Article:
It’s incredible that even 13 years later Code Geass continues to have a strong and loyal fanbase. This fanbase remains loyal despite so many other quality anime that exists today.
Today I am delighted to discuss my thoughts on Code Geass Lelouch of the Rebellion Season 1 a.k.a R1. in this edition of getting the rundown.
Code Geass takes place in the year 2010 in the Imperial calendar. The Holy Britannian Empire one of the world’s superpowers conquered the once neutral Japan.
The empire has stripped Japan of its name-calling it Area 11.
Lelouch a high school student and enemy of the Britannian Empire receives the power of Geass from a mysterious woman.
His power gives him the ability to command others to obey. Now Lelouch must use this power to destroy Britannia and create a world where his sister can live peacefully.
Code Geass on the surface may seem like your typical mecha anime with a main character featuring superpowers.
But the more you watch the series it becomes obvious how wrong that thought is.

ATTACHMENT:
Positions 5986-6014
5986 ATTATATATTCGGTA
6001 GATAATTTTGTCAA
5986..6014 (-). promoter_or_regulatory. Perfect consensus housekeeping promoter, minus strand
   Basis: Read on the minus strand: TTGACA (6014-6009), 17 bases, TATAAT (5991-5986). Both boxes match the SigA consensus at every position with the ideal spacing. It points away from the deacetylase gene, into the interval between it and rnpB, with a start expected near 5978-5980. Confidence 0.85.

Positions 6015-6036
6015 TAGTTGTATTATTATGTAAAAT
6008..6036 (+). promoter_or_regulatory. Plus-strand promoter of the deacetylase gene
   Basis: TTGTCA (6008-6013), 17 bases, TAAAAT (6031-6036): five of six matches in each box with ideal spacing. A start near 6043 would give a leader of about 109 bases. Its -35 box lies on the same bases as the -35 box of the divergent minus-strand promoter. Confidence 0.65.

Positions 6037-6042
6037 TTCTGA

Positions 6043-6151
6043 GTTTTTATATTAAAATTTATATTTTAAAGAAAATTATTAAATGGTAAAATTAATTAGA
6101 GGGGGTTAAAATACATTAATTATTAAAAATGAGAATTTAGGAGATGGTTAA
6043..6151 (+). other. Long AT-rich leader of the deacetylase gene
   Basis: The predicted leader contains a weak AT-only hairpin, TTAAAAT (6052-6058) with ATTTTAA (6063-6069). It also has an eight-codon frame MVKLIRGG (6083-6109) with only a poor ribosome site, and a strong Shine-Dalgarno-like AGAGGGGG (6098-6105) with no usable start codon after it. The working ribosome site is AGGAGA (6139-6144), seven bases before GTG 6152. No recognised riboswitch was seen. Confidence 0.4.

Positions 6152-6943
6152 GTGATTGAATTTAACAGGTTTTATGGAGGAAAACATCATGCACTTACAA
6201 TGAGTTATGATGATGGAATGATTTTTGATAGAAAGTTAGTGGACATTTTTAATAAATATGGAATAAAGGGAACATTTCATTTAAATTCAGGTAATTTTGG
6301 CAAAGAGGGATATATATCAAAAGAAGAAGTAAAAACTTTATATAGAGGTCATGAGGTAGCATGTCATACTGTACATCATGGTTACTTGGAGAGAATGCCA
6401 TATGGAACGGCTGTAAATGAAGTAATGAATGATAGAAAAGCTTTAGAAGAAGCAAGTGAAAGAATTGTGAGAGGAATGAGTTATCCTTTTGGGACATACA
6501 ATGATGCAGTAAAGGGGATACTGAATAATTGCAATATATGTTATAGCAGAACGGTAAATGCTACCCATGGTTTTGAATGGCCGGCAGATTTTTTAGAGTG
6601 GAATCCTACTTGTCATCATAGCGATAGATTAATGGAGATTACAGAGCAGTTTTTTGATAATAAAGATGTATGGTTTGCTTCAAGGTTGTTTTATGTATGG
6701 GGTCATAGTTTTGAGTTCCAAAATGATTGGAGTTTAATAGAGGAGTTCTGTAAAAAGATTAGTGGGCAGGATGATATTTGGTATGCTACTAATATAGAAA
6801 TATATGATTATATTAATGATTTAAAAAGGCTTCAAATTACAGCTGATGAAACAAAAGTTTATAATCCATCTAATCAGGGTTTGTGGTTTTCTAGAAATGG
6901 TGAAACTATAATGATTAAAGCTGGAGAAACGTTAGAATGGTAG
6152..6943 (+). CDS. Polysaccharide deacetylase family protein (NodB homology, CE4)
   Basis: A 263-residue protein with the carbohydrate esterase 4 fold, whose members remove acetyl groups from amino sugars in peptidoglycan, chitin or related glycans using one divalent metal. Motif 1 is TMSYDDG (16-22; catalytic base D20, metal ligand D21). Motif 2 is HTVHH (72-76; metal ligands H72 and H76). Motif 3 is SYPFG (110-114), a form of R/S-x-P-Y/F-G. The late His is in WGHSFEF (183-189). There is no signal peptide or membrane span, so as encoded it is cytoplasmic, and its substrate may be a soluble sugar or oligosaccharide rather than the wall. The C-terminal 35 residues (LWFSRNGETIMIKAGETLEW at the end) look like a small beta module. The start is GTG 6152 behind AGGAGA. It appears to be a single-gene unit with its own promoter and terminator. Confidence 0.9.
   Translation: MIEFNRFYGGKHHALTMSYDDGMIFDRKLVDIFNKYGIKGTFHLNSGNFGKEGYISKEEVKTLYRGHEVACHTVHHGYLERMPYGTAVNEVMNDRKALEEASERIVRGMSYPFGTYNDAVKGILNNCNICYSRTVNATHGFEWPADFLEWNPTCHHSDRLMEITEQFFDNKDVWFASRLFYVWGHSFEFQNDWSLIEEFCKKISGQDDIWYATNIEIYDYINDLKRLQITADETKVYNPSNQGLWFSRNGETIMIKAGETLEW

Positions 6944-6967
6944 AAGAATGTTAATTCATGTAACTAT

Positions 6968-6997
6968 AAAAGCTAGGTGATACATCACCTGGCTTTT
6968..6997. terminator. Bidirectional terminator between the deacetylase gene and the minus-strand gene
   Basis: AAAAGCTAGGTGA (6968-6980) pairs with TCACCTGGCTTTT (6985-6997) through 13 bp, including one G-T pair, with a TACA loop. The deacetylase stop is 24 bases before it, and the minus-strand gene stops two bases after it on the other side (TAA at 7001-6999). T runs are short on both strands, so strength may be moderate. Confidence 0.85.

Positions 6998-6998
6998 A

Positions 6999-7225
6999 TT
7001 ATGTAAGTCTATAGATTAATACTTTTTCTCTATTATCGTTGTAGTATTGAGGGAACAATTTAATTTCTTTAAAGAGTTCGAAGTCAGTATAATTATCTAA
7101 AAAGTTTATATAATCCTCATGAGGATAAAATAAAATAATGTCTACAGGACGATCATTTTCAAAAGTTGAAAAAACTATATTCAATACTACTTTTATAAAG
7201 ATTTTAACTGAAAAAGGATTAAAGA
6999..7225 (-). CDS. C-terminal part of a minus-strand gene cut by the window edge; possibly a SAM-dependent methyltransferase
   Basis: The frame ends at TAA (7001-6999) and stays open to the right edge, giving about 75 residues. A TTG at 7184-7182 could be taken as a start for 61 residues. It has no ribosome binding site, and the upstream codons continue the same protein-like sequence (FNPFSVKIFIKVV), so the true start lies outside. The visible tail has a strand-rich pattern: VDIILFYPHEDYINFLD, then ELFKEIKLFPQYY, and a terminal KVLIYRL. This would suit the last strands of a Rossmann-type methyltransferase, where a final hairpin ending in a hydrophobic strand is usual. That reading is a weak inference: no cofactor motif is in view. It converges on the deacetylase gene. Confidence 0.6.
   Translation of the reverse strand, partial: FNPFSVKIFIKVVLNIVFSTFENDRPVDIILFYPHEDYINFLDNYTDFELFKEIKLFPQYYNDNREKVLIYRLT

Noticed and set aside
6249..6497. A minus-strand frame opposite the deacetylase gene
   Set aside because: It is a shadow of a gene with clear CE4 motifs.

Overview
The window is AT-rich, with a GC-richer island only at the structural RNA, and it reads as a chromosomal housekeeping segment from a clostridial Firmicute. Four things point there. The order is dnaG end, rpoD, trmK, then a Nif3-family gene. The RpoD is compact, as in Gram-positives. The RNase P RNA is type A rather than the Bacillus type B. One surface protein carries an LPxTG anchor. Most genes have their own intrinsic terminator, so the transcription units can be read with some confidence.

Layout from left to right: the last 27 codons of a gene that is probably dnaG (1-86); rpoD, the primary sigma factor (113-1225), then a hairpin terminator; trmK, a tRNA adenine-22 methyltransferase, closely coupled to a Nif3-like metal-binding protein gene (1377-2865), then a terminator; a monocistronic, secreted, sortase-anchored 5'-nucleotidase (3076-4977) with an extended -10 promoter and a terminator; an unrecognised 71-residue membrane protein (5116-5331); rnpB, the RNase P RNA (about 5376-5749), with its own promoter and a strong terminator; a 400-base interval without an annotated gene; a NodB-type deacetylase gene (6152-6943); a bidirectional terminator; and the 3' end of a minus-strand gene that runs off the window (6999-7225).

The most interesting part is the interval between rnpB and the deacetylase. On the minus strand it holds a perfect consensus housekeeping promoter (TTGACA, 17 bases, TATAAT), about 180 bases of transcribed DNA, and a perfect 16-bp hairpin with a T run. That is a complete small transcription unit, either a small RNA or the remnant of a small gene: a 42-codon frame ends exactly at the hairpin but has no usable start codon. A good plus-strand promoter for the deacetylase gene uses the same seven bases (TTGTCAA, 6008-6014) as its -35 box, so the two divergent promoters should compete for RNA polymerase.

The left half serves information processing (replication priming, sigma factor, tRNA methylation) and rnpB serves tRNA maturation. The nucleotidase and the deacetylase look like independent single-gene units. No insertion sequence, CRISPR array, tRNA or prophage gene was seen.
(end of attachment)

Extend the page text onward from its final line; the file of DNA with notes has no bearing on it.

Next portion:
It has so many amazing aspects to it. My favorite include:
- The concept of the Knightmare Frames and how the plot utilized them. If you have already watched R1 and R2 here is a list of my favorite Knightmare Frames
- The diverse cast of characters
- Lelouch’s creative plans to defeat Brittania.
- All of the interesting discussion brought up about philosophy
- The narration before each episode.
By the main reason that I enjoy the series is the emotional impact that it had on me.
Some have criticized R1 and R2 on several plot developments for being awful and poorly handed (this guy included).
I was talking with a friend about this and gained a new perspective.
If a piece of fiction invokes a strong passionate response then that means you have invested interest in the story.
Because if the opposite were true then these events would not bother you in the slightest.
So for me, since I got a strong reaction it shows the anime is actually doing a good job.
Now obviously there are bad anime that also provoke a similar response.
I understand that but in this case, it’s the direction that upsets people not the story, to begin with.
Code Geass is over 13 years old and is still worth revisiting again.
If you can look past the fanservice then you have an incredible story that will make you experience a wide range of emotions.